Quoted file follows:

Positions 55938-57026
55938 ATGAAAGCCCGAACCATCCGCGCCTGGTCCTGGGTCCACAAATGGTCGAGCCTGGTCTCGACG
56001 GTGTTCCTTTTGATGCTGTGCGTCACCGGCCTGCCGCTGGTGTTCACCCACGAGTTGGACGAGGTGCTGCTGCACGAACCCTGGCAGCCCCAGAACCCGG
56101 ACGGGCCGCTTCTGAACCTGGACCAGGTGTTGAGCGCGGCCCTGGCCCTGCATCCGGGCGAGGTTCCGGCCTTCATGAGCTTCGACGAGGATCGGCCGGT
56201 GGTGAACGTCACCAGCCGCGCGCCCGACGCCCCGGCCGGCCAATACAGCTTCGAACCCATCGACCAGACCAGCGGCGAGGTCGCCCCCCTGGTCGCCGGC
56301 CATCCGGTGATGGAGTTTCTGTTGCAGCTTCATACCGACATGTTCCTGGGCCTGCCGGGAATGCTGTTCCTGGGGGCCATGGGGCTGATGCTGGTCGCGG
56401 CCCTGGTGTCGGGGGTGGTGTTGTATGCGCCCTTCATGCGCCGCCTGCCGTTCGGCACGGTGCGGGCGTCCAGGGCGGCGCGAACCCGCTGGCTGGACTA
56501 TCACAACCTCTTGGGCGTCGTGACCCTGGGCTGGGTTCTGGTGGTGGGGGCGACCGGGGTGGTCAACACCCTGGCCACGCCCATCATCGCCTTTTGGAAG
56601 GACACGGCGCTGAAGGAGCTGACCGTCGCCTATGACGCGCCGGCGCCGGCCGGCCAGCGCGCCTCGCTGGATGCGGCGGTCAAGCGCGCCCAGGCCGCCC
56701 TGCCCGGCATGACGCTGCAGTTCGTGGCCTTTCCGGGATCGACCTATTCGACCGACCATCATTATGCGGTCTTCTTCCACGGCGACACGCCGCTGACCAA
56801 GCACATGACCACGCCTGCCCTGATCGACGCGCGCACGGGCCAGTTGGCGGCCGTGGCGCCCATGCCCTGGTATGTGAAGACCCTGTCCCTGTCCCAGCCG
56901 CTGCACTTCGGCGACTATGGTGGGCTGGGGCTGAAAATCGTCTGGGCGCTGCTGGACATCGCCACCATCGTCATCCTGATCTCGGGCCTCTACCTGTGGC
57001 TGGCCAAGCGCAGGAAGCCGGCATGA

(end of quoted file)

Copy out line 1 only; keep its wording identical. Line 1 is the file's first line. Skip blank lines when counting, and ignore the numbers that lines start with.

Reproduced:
Positions 55938-57026